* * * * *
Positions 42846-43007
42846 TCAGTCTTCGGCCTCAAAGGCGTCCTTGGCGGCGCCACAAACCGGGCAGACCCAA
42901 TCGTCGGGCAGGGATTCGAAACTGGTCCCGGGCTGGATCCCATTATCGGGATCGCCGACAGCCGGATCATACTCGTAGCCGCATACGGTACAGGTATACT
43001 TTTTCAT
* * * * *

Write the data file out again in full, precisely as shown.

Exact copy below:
Positions 42846-43007
42846 TCAGTCTTCGGCCTCAAAGGCGTCCTTGGCGGCGCCACAAACCGGGCAGACCCAA
42901 TCGTCGGGCAGGGATTCGAAACTGGTCCCGGGCTGGATCCCATTATCGGGATCGCCGACAGCCGGATCATACTCGTAGCCGCATACGGTACAGGTATACT
43001 TTTTCAT